The ABI's James Dalton on Carillion and the canary in the coal mine

James Dalton

  • Carillon collapse a striking reminder of the importance of trade credit
  • Collapse will cost industry £31m despite an estimated 30,000 suppliers affected
  • Trade credit needs to be about more than non-payment for goods or services
  • Firms need for adequate business insurance is greater than ever

The collapse of construction giant Carillion serves as a warning sign of the need for businesses to have adequate insurance coverage, says James Dalton, director for general insurance policy at the Association of British Insurers.

Nothing highlights how vital the insurance industry is like unwelcome events, and they don’t come much more unwelcome or high profile than the recent demise of Carillion.

The impact of a company failure for staff, suppliers and customers does not come much bigger. Few failures of recent times are likely to trigger such a big knock-on effect on other firms and suppliers in what is a very long and deep supply chain. This is partly due to the firm holding such a wide range of government contracts, such as those to maintain prisons or provide school meals.

This failure provides a striking reminder of the importance of trade credit insurance.

Trade credit insurers expect to pay claims totalling £31m to suppliers of Carillion. However, with an estimated 30,000 suppliers to the collapsed company, many firms without the fall back of trade credit cover face a worrying and uncertain time. Inevitably, there have been reports of some smaller firms experiencing difficulties as a result of Carillion’s collapse.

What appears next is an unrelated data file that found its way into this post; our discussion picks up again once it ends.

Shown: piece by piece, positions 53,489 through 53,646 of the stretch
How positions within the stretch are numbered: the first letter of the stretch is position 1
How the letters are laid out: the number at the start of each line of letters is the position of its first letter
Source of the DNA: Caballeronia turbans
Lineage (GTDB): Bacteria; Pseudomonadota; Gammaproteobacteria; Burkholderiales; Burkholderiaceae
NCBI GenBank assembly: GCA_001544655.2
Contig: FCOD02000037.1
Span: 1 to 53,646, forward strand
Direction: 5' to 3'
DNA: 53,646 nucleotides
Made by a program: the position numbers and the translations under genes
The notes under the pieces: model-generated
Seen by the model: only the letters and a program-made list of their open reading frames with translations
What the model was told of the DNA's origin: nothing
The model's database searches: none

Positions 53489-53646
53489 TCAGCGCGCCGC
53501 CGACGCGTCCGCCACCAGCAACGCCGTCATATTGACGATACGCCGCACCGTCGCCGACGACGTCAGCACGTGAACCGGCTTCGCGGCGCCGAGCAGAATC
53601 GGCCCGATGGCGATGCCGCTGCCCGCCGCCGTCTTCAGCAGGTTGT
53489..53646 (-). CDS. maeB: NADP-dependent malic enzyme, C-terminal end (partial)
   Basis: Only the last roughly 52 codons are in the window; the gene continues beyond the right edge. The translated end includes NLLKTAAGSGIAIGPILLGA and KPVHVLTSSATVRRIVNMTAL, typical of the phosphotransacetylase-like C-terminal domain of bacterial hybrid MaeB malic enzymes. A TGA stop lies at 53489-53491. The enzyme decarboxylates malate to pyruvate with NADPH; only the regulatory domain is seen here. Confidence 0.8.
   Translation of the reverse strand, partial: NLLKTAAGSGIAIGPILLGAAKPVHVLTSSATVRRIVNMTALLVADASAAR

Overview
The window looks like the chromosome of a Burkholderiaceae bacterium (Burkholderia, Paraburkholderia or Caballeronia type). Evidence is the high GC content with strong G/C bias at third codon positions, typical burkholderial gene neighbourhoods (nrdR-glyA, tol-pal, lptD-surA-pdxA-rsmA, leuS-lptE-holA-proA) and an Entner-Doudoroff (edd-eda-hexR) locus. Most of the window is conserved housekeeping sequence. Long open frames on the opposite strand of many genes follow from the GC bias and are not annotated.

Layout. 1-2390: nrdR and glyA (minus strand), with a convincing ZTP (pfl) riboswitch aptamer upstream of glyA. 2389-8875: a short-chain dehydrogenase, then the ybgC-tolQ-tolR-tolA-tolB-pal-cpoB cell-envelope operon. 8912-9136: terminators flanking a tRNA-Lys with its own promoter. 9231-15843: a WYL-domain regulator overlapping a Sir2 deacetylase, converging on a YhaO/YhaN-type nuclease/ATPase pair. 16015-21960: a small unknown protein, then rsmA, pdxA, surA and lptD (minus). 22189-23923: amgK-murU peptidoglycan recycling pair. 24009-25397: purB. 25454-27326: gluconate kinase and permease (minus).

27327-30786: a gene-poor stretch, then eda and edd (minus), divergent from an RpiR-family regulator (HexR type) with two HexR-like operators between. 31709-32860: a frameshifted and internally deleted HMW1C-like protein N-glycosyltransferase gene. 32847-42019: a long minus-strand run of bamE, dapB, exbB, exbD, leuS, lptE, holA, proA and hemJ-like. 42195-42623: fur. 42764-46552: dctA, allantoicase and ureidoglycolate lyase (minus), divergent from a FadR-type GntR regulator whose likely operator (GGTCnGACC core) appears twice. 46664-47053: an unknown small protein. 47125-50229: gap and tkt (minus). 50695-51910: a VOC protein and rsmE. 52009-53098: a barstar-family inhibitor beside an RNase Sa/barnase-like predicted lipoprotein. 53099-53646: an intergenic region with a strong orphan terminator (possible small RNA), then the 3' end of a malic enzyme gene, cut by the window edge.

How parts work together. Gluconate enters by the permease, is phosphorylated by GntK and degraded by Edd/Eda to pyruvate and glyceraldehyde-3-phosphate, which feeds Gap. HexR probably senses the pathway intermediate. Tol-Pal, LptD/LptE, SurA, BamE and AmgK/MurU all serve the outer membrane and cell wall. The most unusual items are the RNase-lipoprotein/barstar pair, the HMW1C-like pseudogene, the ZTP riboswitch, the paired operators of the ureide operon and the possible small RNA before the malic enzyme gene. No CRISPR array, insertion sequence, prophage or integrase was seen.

Carillion is the latest in a number of high-profile company failures over the past six months, including Monarch, Multiyork and Palmer and Harvey.

As well as the obvious distress to the employees, each failure will have caused significant disruption down the supply chain. One firm going under inevitably leads to collateral damage. Palmer and Harvey, for example, supplied more than 90,000 independent stores.

This depressing news, means we need to shine a spotlight on trade credit insurance – its importance in not just providing financial protection for firms against failure to be paid for goods or services, but also supporting their day-to-day trading in a range of ways. This product is a classic example of how the expertise and risk management services of insurers extends beyond simply paying claims in the event of a loss.

The insight into markets offered by trade credit insurance can give a firm that vital competitive edge, and make it easier to obtain capital from lenders. Furthermore, insurers act as the ‘canary in the coal mine’, an early warning sign of potential trouble coming down the tracks.

Trade credit insurers do a huge amount to help businesses to be financially agile and develop a commercial strategy to navigate challenging economic times. This is one of the many vital contributions our sector makes in ‘Helping Britain Thrive’, and one which businesses and policymakers need to take note of.

The risk of non-payment for goods or services is but one risk that businesses face. Others like fire, theft, weather damage have been present for years, while emerging risks like cyber-crime pose a growing threat. All this makes the need for firms to have adequate business insurance greater than ever – not just in covering unexpected financial losses, but helping them navigate through challenging trading times.

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